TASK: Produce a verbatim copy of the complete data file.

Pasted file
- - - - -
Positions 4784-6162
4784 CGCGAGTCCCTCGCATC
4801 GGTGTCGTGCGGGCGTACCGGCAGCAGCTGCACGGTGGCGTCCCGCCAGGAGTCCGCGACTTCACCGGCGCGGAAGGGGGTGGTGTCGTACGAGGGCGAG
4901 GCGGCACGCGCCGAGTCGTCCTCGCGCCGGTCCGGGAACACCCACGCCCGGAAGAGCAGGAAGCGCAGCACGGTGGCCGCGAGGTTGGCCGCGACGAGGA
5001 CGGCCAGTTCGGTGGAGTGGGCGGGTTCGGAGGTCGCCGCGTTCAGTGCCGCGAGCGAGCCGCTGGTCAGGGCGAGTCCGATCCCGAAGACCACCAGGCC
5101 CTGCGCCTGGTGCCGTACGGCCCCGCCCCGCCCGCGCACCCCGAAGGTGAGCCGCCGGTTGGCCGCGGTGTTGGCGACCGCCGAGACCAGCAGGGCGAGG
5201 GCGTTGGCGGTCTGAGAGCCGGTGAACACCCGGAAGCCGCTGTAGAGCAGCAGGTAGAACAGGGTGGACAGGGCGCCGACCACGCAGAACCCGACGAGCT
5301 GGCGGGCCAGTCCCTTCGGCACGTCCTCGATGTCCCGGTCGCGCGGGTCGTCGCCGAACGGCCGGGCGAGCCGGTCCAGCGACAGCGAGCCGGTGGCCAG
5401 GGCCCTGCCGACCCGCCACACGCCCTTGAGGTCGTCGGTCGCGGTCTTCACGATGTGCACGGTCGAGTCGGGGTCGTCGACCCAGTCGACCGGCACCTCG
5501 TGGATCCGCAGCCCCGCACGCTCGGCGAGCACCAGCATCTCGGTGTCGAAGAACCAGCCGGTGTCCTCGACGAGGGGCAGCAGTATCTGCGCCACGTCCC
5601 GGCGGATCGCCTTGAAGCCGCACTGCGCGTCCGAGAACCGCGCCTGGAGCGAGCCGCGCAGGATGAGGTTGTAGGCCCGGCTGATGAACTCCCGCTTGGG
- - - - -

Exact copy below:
Positions 4784-6162
4784 CGCGAGTCCCTCGCATC
4801 GGTGTCGTGCGGGCGTACCGGCAGCAGCTGCACGGTGGCGTCCCGCCAGGAGTCCGCGACTTCACCGGCGCGGAAGGGGGTGGTGTCGTACGAGGGCGAG
4901 GCGGCACGCGCCGAGTCGTCCTCGCGCCGGTCCGGGAACACCCACGCCCGGAAGAGCAGGAAGCGCAGCACGGTGGCCGCGAGGTTGGCCGCGACGAGGA
5001 CGGCCAGTTCGGTGGAGTGGGCGGGTTCGGAGGTCGCCGCGTTCAGTGCCGCGAGCGAGCCGCTGGTCAGGGCGAGTCCGATCCCGAAGACCACCAGGCC
5101 CTGCGCCTGGTGCCGTACGGCCCCGCCCCGCCCGCGCACCCCGAAGGTGAGCCGCCGGTTGGCCGCGGTGTTGGCGACCGCCGAGACCAGCAGGGCGAGG
5201 GCGTTGGCGGTCTGAGAGCCGGTGAACACCCGGAAGCCGCTGTAGAGCAGCAGGTAGAACAGGGTGGACAGGGCGCCGACCACGCAGAACCCGACGAGCT
5301 GGCGGGCCAGTCCCTTCGGCACGTCCTCGATGTCCCGGTCGCGCGGGTCGTCGCCGAACGGCCGGGCGAGCCGGTCCAGCGACAGCGAGCCGGTGGCCAG
5401 GGCCCTGCCGACCCGCCACACGCCCTTGAGGTCGTCGGTCGCGGTCTTCACGATGTGCACGGTCGAGTCGGGGTCGTCGACCCAGTCGACCGGCACCTCG
5501 TGGATCCGCAGCCCCGCACGCTCGGCGAGCACCAGCATCTCGGTGTCGAAGAACCAGCCGGTGTCCTCGACGAGGGGCAGCAGTATCTGCGCCACGTCCC
5601 GGCGGATCGCCTTGAAGCCGCACTGCGCGTCCGAGAACCGCGCCTGGAGCGAGCCGCGCAGGATGAGGTTGTAGGCCCGGCTGATGAACTCCCGCTTGGG